to make a special journey to visit this site. However, if you are interested in the
history of Dubai, coincide your archaeological trip with a visit to Majlis Ghorfat
Umm al Sheif in the same area, then visit Dubai Museum and the Heritage and
Diving Villages in Shindagha, where tools, pottery and coins excavated from the
site are on display. Type of attraction Mosque Admission AED 10 per person; not suitable for
children under the age of 5. Hours Saturday, Sunday, Tuesday and Thursday, 10
a.m. During Ramadan, an evening tour is scheduled. How much time to allow
2 hours Special comments Please make sure that you are suitably dressed to
enter the mosque – women will be given an abaya and shawl to cover head, arms
and legs, but should dress conservatively – trousers or a skirt to the knees. Men
should wear trousers. The tour takes 11⁄4 hours. Arrive five minutes early; you
do not need to pre-book. You can take photos. Author’s rating ...... A
fascinating introduction to Islam and Arabic traditions and a great opportunity
to learn about the Emirati culture and religion.
Description and comments Description and comments Archaeological digs during the past 40 years have
uncovered pre-Islamic foundations dating back to the sixth century AD.
This was the site of a caravan station along an ancient trade route that
linked Iraq to Oman. It is considered one of the most significant archaeological sites in the U.A.E., with sections of walling, a souk and houses, one
of which is believed to have been the palace of an earlier ruler. In the
heart of Jumeirah, surrounded by villas and streets, this site is enclosed by
a metal-link chain fence. Don’t let that put you off; simply obtain a permit
from the Dubai Museum, and you can look around.
Jumeirah Beach Park .....
Appeal by age
Preschool .....
Young Adults .....
Primary School .....
Over 30 .....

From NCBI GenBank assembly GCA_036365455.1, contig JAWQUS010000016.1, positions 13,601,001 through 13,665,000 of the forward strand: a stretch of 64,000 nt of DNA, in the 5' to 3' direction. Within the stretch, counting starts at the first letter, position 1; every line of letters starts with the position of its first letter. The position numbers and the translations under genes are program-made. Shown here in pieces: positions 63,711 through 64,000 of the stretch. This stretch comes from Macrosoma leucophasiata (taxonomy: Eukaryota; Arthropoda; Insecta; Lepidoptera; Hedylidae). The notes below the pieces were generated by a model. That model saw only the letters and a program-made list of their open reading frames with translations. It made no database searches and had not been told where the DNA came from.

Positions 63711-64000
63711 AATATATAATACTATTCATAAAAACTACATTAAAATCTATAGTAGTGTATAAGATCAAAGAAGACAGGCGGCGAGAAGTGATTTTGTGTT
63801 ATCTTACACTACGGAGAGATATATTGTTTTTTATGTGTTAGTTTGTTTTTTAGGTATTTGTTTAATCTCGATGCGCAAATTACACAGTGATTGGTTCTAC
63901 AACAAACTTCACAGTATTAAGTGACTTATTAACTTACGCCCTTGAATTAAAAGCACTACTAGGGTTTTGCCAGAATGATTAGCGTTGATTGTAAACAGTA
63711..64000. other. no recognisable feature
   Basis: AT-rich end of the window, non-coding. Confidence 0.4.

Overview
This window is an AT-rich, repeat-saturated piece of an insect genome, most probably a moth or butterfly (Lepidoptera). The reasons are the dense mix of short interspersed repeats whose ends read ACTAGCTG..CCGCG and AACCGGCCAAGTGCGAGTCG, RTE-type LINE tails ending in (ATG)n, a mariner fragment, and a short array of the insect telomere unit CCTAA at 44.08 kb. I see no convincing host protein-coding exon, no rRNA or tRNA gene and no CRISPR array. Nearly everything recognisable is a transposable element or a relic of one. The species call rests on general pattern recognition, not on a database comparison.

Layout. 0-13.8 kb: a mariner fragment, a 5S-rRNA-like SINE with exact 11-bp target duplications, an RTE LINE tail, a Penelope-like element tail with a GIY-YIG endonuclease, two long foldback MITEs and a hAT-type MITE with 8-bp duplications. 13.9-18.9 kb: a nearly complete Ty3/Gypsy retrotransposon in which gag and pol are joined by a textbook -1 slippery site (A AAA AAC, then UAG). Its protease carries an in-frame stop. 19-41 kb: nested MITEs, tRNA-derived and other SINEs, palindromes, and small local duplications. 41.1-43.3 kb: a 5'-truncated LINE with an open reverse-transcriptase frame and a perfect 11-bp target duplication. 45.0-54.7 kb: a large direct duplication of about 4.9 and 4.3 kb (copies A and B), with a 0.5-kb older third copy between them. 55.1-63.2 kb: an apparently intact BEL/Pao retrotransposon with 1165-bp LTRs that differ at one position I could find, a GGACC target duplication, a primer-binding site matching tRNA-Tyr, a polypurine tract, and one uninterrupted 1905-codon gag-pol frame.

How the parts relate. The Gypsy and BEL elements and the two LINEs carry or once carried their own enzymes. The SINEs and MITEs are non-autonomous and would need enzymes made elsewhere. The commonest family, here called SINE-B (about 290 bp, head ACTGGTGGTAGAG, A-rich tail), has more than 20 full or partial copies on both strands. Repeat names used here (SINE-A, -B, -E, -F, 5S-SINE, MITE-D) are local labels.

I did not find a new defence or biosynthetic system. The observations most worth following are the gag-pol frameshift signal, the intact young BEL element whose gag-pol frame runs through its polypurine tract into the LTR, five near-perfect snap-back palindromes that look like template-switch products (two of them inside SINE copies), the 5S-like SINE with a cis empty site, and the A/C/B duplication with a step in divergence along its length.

Seniors .....
Jumeirah Road; # 04-349-2555 or 050-858-9887
Type of attraction Beach park Admission AED 5 per person, AED 20 per car
Hours Daily, 7 a.m.–10:30 p.m.; Ladies’ Day on Mondays. How much time to
allow 1 hour to a full day Special comments Beautiful beach park with the
facilities of a hotel beach resort. Absolutely packed on Fridays Author’s rating
...... This is a stunning beach park – with excellent facilities that will
definitely appeal to all ages.
Description and comments Apart from the beautiful beach, pleasant
Jumeirah Mosque dominates the square at the
top of Jumeirah Road. It is a beautiful piece of architecture and is the
only mosque in Dubai that non-Muslims are permitted to enter. The
Sheikh Mohammed Centre for Cultural Understanding (SMCCU; see
page xref) organises visits to the mosque four mornings a week, and
you may only enter the mosque with a guide. You don’t need to book,
just turn up Saturday, Sunday, Tuesday, or Thursday at 10 a.m. outside
the mosque by The One furniture shop, where the guides will meet you.
You will be taken inside, and women will be loaned a traditional abaya
for the duration of their visit. The guides will help you cover your hair.
Once inside, you will be asked to remove your shoes.
The SMCCU’s motto is ‘Open Doors, Open Minds’, and the aim of
the 1¼-hour tour is to enable non-Muslims to find out as much as they
can about Islam, Emirati culture and religious practices. No question is
taboo, and their aim is for you to have fun. Their style is informative
and informal, and they are extremely friendly and welcoming. You will
have the opportunity to learn about the architecture of the mosque
and the religious significance of key design features. Male and female
guides explain the origins of the religion and its central tenets – the
five pillars of Islam. You will learn that the Arabic word for mosque is
masjid, or ‘place for prostration’, and the holy day of the Islamic week is
Friday. The call to prayer was traditionally made five times a day by the
muezzin from the top of the minaret, but it is now heard with the help
of high-powered speakers.
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The Jumeirah Mosque is considered to be the most beautiful
mosque in Dubai and was built in the medieval Fatimid tradition,
using modern building materials. Completed in 1983, the white stone
structure has towering twin minarets that frame a large central dome.
Its seashell-like finish and colouring fit perfectly with the mosque’s
position opposite the white sands of Jumeirah Beach. It is particularly
worth seeing at night when illuminated and each intricate detail of its
artistry is enhanced.
Remember to dress conservatively. After your tour, we recommend
eating at the Lime Tree Café, a couple of minutes’ walk away. You won’t
be disappointed.
Kidzania .....
Appeal by age
Preschool .....
The Lost Chambers ..
Appeal by age
Primary School .....
Teens ...
Level 2, Dubai Mall, Downtown Dubai; # 04-448-5222; kidzania.ae